Almost 200 nations meet in Mexico for U.N. climate talks starting Monday, partly to review pledges by rich countries to provide developing nations with $30 billion in "fast-start" funds to fight global warming.
At face value, the funds have roughly reached the target for 2010-2012, but many developing countries at the meeting say much of the cash is not "new and additional" as promised.
The head of the U.N. Climate Change Secretariat, Christiana Figueres, says new cash is a "golden key" to making progress on a deal to slow global warming at the annual U.N. talks.
Planned spending amounts to $29.8 billion, according to a Reuters overview. But developing nations say rich nations, facing austerity cuts at home, are dressing up old promises as new.
About 140 nations have agreed to the 2009 Copenhagen Accord for curbing global warming. On finance, developed nations agreed to give "new and additional resources ... approaching $30 billion for the period 2010-2012."
But there are no rules for deciding who contributes what, no common reporting and no definition of what qualifies as "new and additional." The Copenhagen Accord also sets a goal of raising aid to at least $100 billion a year from 2020.
Figueres cautioned developing nations that rich nations' 2010 budgets were largely set before the Copenhagen summit, making it hard for all aid to be new and additional this year.
UNITED STATES - $3 billion. Washington contributed $1.3 billion for 2010 and President Barack Obama is seeking $1.7 billion for 2011. The United States is a leading donor in a $3.5 billion plan to protect forests from 2010-2012 also funded by Australia, France, Japan, Norway and Britain.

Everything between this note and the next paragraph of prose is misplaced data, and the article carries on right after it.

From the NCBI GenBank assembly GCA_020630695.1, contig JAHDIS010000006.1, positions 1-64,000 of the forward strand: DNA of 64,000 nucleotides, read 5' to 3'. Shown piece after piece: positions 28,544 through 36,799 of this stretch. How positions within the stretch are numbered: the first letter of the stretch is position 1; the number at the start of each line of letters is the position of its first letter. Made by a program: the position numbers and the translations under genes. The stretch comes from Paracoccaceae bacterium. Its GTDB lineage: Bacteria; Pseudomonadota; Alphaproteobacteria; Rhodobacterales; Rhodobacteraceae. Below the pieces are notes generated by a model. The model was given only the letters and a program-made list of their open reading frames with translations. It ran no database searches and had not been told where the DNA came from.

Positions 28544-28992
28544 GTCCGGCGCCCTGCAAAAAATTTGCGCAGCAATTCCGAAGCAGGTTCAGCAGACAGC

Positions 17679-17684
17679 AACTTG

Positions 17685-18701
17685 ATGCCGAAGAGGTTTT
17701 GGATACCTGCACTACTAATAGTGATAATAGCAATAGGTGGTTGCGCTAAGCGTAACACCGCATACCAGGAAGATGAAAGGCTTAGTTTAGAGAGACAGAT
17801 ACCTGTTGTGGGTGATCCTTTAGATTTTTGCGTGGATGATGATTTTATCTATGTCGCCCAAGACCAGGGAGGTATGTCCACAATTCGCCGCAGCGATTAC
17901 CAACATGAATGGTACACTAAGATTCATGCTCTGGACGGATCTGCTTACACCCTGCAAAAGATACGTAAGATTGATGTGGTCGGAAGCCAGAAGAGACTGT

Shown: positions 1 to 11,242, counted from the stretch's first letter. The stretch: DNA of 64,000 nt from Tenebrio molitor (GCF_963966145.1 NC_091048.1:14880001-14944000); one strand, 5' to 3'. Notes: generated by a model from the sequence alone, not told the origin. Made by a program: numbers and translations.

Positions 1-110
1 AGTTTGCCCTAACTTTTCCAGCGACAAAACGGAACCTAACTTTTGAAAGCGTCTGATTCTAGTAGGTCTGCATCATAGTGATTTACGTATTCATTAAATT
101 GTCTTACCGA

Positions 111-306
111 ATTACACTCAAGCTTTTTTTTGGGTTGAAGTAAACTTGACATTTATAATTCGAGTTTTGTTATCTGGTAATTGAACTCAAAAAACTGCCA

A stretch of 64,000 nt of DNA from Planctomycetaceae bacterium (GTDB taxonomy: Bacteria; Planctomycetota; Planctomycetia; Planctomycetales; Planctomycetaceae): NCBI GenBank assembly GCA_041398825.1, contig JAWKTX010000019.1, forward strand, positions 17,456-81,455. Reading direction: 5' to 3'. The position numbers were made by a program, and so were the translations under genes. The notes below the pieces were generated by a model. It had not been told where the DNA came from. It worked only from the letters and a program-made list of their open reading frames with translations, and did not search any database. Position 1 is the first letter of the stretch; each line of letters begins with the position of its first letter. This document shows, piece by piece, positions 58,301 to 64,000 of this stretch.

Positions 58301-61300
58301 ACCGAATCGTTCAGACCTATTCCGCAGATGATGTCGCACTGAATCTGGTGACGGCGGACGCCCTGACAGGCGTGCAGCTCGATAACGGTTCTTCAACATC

JAPAN - $15 billion. Japan said in Copenhagen it would offer $15 billion in the three years to the end of 2012, including $11 billion in public money. The total includes about 1 trillion yen ($12.03 billion) left over from the "Cool Earth Partnership" initiative under the previous Liberal Democratic Party-led government running from 2008-2012.
CANADA - $393 million. Canada has committed C$400 million as fast-start funds for the 2010-2011 fiscal year, above those considered for climate change programs before Copenhagen.
AUSTRALIA - $548 million. In June, it promised 559 million Australian dollars to the 2010-2012 funds.
EUROPEAN UNION - $9.64 billion. A draft EU report says governments are on track to meet a goal of 7.2 billion euros ($9.64 billion) in 2010-2012 and have fulfilled a pledge to provide 2.2 billion euros of the total in 2010.
NORWAY - $1 billion. The government says fast-start funds comprise support for slowing deforestation.
NEW ZEALAND - $69 million. The New Zealand delegation at U.N. talks in August said the government would spend up to NZ$30 million a year from 2010-2012.
SWITZERLAND - $141 million. The government is seeking 140 million Swiss francs in fast-start funds.
(Sources: governments, U.N.-backed fast start website: www.faststartfinance.org/, World Resources Institute: here
(Compiled by Alister Doyle in Oslo)